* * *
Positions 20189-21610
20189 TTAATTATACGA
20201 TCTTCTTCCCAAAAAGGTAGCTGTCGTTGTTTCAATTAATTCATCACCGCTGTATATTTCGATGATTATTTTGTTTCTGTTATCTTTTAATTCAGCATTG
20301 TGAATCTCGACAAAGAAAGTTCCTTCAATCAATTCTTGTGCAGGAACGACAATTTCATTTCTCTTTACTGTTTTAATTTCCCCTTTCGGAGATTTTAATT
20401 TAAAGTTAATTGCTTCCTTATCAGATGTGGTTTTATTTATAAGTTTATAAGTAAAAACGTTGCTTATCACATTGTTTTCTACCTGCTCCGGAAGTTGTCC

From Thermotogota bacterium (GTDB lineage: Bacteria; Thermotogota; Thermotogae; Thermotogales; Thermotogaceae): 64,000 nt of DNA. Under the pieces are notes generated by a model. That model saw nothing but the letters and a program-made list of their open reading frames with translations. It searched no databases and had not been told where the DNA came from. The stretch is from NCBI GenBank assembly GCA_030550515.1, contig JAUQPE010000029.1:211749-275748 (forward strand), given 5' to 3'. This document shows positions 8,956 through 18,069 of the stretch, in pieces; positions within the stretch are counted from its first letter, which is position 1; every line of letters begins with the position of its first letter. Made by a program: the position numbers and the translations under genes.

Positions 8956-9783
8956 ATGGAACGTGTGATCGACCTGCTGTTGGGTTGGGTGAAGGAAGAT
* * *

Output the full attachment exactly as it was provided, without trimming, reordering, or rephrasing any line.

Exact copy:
Positions 20189-21610
20189 TTAATTATACGA
20201 TCTTCTTCCCAAAAAGGTAGCTGTCGTTGTTTCAATTAATTCATCACCGCTGTATATTTCGATGATTATTTTGTTTCTGTTATCTTTTAATTCAGCATTG
20301 TGAATCTCGACAAAGAAAGTTCCTTCAATCAATTCTTGTGCAGGAACGACAATTTCATTTCTCTTTACTGTTTTAATTTCCCCTTTCGGAGATTTTAATT
20401 TAAAGTTAATTGCTTCCTTATCAGATGTGGTTTTATTTATAAGTTTATAAGTAAAAACGTTGCTTATCACATTGTTTTCTACCTGCTCCGGAAGTTGTCC

From Thermotogota bacterium (GTDB lineage: Bacteria; Thermotogota; Thermotogae; Thermotogales; Thermotogaceae): 64,000 nt of DNA. Under the pieces are notes generated by a model. That model saw nothing but the letters and a program-made list of their open reading frames with translations. It searched no databases and had not been told where the DNA came from. The stretch is from NCBI GenBank assembly GCA_030550515.1, contig JAUQPE010000029.1:211749-275748 (forward strand), given 5' to 3'. This document shows positions 8,956 through 18,069 of the stretch, in pieces; positions within the stretch are counted from its first letter, which is position 1; every line of letters begins with the position of its first letter. Made by a program: the position numbers and the translations under genes.

Positions 8956-9783
8956 ATGGAACGTGTGATCGACCTGCTGTTGGGTTGGGTGAAGGAAGAT